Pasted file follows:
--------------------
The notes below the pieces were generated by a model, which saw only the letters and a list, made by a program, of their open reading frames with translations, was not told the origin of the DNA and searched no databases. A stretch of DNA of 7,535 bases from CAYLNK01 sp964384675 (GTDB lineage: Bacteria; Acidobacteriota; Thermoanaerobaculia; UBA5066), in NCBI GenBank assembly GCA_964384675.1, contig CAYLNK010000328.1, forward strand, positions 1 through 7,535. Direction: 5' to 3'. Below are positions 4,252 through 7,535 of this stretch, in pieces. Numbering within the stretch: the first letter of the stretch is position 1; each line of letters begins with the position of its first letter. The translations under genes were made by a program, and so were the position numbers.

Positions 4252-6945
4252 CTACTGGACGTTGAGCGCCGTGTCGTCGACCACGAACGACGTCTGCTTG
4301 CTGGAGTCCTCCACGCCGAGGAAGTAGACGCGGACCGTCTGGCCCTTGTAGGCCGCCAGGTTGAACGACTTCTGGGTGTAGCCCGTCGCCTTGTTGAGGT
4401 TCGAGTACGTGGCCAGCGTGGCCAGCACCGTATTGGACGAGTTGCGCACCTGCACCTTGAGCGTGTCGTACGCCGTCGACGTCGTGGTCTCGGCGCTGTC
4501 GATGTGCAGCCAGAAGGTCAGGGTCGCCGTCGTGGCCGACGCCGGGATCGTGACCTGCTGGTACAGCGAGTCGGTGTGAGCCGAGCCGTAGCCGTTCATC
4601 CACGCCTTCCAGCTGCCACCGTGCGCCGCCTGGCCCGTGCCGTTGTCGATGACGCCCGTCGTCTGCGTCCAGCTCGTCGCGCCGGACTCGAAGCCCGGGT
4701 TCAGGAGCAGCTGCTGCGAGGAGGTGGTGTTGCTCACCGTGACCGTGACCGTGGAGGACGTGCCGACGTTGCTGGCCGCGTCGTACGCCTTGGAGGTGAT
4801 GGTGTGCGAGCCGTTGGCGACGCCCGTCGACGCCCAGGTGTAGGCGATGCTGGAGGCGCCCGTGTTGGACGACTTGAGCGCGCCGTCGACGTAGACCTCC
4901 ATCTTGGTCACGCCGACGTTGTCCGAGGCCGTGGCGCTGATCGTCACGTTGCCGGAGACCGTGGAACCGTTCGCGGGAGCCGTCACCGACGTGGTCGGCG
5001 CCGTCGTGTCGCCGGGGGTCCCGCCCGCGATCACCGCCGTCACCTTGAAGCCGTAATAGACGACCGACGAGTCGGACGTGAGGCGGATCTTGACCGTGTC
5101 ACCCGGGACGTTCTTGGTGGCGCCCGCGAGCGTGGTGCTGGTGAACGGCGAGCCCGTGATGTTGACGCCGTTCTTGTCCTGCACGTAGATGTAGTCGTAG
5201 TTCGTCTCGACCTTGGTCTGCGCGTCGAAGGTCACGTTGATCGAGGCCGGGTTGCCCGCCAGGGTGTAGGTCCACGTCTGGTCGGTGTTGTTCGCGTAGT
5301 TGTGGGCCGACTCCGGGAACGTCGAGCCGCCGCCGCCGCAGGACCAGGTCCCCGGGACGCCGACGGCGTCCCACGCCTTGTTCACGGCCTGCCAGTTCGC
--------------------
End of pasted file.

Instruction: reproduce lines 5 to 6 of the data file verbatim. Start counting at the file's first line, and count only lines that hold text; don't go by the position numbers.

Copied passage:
4401 TCGAGTACGTGGCCAGCGTGGCCAGCACCGTATTGGACGAGTTGCGCACCTGCACCTTGAGCGTGTCGTACGCCGTCGACGTCGTGGTCTCGGCGCTGTC
4501 GATGTGCAGCCAGAAGGTCAGGGTCGCCGTCGTGGCCGACGCCGGGATCGTGACCTGCTGGTACAGCGAGTCGGTGTGAGCCGAGCCGTAGCCGTTCATC